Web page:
I talk with other mothers at the park, or climb a ladder at The Boss's directive, while my son stands mired in wood chips next to a swing. He's not verbal like his big sister was (and is). He does not demand attention with a smile and a laugh the way she always has. The Boss insists upon sharp focus; Number Two is peripheral.
He is short and strangely solid. He's never weighed much, but you wouldn't know it from looking at him sideways. His hair is white and his eyes are freaking huge. Sometimes when I don't expect him to be looking at me, I jump back from the shock of his scrutiny.
You don't have to look close to see his beauty. I embrace that now, though I used to pride myself on a lack of maternal delusion when it came to my children's physical attributes. I think most parents believe their children to be among the most beautiful specimens on the planet. With The Boss, I made it clear that I understood my daughter's rightful place in the order of things. Yes, she is above average; no, her face is not destined to launch a thousand ships. But whose is?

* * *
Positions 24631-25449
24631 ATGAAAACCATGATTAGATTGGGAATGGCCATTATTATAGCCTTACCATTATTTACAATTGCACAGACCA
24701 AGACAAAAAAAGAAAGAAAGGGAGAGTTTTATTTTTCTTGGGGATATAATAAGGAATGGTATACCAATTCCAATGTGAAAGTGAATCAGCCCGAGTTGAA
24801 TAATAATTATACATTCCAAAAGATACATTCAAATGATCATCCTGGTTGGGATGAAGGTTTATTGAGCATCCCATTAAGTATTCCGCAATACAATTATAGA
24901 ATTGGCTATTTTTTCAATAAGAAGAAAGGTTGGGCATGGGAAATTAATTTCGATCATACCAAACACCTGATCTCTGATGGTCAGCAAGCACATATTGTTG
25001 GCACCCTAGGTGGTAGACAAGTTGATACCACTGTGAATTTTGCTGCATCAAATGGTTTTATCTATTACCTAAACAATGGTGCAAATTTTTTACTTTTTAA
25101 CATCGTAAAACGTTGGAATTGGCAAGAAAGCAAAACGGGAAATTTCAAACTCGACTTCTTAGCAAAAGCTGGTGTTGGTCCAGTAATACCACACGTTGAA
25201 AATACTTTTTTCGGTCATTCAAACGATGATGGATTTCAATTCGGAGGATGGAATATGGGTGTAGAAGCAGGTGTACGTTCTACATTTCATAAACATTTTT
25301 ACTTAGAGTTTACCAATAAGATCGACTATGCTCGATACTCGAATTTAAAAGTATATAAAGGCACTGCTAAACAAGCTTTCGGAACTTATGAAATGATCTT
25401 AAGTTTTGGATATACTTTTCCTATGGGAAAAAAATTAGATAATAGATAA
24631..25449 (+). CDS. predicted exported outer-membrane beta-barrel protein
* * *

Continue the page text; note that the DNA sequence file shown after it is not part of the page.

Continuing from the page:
Now I realize that trying so hard to be impartial is tiring. When my gaze finally settles on Number Two at the end of the day, or maybe at odd intervals somewhere in the middle, I see the most handsome boy I have ever known. He looks a lot like his father, a bit like my brother.
In his wide eyes there's even something of me.